June 23 I Sunday

Esther 9-10

Acts 7:1-21

“The LORD is my shepherd, I shall not want.”   

—Psalm 23:1 (KJV)


The opening verse comes from one of the most familiar passages in all of Scripture––the “Shepherd Psalm.” Though this verse is translated in many different ways, each translation communicates the same truth. The Amplified Bible expresses, “The LORD is my shepherd [to feed, to guide and to shield me], I shall not want.” The Contemporary English Version declares, “You, LORD, are my shepherd. I will never be in need.” The Douay-Rheims Bible translation asserts, “The LORD ruleth me: and I shall want nothing.” The Young’s Literal Translation states, “Jehovah [is] my shepherd, I do not lack.” And The Message reads, “God, my shepherd! I don’t need a thing.”

But what does it mean to “not want” or “not lack”? Contentment is not simply the result of an environment that is comfortable and sufficient. Contentment is an attitude and disposition of the mind. It is possible to have everything that seems right around us and yet be discontented, while it is also possible to have everything around us falling apart and still be content.

Eve and Paul serve as two contrasting attitudes toward contentment. While Eve was in the Garden of Eden, she had everything—the environment was beautiful, the food was great and her husband was fine. But our circumstances are never enough if our hearts are not satisfied. Hence, when the devil dangled the forbidden fruit before her, telling her it was good for food, would make her wise, and give her something she supposedly lacked, she took of it and ate. That’s when everything fell into a mess.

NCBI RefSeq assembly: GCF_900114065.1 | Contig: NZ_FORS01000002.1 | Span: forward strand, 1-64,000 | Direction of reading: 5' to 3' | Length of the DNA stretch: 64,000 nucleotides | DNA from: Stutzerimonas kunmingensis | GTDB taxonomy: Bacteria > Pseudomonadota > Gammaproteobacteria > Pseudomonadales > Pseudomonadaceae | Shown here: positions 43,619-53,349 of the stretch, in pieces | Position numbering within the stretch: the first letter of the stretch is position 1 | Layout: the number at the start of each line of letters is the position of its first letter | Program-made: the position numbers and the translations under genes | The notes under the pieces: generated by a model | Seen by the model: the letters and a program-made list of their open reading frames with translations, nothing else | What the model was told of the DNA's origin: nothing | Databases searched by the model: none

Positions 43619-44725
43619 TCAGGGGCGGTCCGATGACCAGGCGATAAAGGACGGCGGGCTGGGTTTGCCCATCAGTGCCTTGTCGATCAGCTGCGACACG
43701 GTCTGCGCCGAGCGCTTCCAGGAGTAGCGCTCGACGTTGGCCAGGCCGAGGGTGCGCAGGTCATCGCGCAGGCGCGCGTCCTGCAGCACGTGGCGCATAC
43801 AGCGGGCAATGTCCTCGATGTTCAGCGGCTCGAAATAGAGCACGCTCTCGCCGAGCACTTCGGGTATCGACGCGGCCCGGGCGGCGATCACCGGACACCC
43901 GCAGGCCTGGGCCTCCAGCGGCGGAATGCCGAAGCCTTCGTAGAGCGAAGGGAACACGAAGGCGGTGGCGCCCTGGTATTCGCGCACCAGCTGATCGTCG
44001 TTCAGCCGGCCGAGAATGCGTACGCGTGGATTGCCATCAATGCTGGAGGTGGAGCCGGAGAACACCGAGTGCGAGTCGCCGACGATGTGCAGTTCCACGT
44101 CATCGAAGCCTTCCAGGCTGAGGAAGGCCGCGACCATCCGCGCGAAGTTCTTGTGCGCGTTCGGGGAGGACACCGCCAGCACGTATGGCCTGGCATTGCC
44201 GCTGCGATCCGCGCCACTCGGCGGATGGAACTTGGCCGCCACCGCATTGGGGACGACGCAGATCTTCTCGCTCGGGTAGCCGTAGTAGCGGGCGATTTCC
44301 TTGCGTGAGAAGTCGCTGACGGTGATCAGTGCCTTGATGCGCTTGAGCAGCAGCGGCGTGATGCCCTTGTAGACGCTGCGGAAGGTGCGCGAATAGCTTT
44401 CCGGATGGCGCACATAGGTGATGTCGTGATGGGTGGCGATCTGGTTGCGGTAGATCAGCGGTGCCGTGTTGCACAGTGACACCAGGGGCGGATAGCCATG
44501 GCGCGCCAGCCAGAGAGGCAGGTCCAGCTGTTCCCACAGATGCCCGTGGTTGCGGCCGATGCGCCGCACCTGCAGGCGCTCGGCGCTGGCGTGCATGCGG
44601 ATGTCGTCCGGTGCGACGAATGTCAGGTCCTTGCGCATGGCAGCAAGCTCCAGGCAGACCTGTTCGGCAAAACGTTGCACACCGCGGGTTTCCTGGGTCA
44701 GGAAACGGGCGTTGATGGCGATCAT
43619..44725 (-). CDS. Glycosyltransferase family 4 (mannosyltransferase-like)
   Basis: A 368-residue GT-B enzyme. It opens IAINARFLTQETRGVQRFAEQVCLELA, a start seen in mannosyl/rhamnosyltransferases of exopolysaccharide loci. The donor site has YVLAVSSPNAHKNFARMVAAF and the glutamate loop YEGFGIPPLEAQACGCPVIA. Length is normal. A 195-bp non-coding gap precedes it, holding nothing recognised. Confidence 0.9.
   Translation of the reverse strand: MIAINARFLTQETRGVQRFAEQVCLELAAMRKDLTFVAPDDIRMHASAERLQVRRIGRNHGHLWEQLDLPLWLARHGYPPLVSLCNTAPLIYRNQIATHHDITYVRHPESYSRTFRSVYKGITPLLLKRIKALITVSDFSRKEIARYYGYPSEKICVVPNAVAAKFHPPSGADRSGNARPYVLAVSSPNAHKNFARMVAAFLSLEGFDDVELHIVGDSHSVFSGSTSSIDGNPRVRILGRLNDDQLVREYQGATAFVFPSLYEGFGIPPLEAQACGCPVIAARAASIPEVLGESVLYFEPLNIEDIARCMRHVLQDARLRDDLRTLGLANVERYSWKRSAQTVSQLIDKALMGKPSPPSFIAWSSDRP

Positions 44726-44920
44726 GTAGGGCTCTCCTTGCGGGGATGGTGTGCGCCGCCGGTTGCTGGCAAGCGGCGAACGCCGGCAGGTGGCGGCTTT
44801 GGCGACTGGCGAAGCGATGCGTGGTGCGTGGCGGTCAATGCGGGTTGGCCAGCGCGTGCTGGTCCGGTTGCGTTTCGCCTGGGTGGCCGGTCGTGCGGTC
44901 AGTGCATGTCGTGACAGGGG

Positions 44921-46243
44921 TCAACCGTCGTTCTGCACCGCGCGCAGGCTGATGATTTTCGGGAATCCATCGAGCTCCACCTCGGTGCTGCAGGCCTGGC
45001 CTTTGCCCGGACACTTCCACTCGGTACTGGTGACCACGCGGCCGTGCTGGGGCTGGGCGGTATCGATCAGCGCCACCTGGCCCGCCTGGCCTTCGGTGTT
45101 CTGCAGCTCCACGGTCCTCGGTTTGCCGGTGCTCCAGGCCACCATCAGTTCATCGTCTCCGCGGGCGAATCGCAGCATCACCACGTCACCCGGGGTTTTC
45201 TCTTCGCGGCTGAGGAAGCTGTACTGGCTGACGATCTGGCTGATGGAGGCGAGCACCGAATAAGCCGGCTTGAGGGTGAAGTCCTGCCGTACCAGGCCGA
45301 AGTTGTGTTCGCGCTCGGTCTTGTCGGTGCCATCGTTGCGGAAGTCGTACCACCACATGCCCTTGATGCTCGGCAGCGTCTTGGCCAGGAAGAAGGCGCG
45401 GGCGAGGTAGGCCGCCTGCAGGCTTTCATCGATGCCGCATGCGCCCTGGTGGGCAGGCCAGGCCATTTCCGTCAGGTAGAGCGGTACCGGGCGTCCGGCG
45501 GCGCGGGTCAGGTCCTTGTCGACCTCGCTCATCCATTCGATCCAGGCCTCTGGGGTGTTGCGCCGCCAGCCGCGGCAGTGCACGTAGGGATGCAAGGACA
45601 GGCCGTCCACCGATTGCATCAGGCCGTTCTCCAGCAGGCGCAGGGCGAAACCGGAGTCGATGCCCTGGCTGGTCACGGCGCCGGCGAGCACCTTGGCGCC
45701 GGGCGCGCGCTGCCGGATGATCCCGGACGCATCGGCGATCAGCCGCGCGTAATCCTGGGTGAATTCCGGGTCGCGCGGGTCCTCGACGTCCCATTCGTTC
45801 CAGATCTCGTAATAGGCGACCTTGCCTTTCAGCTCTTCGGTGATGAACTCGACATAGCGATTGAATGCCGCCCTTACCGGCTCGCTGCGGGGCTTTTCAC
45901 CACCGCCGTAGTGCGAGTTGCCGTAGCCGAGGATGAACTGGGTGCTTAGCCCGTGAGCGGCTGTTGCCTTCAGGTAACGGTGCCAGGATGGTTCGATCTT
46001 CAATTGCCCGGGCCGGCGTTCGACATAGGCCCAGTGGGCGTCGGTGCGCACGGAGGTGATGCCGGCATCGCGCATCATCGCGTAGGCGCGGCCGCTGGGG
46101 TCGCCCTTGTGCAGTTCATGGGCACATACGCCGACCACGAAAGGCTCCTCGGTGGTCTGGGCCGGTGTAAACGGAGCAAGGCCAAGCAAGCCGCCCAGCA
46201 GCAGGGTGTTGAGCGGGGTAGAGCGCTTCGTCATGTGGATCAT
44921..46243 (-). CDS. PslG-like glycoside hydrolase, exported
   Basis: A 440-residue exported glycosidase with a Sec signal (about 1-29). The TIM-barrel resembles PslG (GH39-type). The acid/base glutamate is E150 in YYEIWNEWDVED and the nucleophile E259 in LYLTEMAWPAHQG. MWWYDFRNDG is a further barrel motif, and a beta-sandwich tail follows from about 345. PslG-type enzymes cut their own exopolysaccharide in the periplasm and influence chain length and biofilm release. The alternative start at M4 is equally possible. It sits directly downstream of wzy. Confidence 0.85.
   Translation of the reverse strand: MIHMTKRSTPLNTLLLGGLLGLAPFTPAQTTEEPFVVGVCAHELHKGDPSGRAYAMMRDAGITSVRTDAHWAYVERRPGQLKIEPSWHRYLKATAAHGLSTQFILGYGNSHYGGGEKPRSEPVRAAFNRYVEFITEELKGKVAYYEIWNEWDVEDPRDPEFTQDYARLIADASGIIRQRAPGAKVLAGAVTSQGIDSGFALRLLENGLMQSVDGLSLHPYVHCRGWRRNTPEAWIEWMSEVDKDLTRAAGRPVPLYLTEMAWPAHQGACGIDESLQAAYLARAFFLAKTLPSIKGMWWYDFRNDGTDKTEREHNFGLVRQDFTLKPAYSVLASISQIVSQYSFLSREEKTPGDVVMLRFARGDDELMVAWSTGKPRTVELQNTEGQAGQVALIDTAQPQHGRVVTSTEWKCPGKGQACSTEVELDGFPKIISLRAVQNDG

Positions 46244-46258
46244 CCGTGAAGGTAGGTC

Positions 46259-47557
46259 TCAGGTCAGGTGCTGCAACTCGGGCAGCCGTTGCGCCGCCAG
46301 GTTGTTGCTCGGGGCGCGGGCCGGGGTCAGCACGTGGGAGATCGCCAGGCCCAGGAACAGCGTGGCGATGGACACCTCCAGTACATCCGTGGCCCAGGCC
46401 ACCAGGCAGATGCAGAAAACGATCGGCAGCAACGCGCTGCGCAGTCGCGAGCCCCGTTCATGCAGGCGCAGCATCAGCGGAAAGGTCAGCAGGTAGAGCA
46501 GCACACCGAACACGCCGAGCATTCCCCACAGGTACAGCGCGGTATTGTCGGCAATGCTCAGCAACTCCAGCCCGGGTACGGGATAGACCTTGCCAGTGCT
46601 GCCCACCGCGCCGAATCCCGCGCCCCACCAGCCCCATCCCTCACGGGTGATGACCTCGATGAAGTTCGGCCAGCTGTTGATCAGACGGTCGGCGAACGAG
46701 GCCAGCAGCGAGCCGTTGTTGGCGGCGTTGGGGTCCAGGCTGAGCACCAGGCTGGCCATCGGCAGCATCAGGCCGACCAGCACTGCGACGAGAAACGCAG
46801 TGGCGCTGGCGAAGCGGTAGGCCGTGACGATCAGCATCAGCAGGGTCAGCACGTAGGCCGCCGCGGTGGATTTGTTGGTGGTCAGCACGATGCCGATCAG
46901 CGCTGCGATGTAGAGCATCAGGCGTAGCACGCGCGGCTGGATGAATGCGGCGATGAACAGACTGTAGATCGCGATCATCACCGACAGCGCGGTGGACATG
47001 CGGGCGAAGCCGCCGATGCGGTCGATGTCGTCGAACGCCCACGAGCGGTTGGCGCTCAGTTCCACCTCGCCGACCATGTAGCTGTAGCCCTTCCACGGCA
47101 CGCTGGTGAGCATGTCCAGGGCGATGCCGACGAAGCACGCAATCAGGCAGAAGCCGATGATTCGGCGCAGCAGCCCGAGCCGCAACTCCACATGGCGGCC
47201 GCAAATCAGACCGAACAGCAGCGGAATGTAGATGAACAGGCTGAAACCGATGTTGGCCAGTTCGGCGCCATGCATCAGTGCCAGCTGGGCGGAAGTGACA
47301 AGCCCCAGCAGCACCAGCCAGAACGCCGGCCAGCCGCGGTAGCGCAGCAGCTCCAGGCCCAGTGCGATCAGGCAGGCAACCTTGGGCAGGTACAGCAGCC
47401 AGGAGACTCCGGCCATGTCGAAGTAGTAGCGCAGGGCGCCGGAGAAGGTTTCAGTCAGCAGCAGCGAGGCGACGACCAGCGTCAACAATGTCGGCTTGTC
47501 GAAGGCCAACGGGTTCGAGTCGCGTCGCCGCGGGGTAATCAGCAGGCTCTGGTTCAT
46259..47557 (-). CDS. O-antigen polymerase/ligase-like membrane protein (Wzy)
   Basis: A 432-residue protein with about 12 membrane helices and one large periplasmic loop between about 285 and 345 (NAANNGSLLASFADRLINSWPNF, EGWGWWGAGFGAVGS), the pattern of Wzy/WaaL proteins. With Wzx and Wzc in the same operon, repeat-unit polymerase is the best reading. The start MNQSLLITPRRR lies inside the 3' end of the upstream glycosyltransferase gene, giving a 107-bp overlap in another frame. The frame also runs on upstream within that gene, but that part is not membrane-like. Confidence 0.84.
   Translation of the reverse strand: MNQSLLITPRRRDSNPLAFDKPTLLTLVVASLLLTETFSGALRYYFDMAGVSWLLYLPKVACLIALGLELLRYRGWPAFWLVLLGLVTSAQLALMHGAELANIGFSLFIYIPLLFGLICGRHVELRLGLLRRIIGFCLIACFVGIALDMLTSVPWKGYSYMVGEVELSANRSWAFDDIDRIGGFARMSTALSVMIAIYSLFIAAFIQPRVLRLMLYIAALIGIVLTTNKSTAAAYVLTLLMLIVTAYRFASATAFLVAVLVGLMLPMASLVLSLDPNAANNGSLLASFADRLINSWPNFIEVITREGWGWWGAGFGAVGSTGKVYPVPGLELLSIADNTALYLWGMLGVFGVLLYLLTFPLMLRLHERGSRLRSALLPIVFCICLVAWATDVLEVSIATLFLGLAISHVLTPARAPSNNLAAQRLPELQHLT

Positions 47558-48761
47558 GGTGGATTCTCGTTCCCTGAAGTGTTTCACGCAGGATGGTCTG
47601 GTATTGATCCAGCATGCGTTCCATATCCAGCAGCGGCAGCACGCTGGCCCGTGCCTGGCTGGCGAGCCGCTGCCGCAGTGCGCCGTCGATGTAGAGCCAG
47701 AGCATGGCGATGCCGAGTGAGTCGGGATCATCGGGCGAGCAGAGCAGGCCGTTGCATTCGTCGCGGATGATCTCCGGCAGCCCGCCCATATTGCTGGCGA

The apostle Paul, on the other hand, wrote while imprisoned, to the Philippians, “I know what it is to be in need, and I know what it is to have plenty. I have learned the secret of being content in any and every situation, whether well fed or hungry, whether living in plenty or in want” (Philippians 4:12). He had learned the secret that contentment has nothing to do with his circumstances but is about a disposition of the heart.

“To not want” is a choice. We need to make this choice because we are constantly bombarded with ideas that what we have is not enough. All advertisings are designed to make us dissatisfied and to want what it is that they are offering us. But we are able to find contentment in any situations we face because there is adequate provision for us when the Lord is our shepherd. Are we ready to trust God as our Good Shepherd and believe He will guide us, lead us, and put us in the right place because that is what a shepherd does for his sheep?

Prayer: Lord God, You are my Shepherd and I have no want when I am with You. Help me to find contentment in whatever circumstances I may face because You are by my side.

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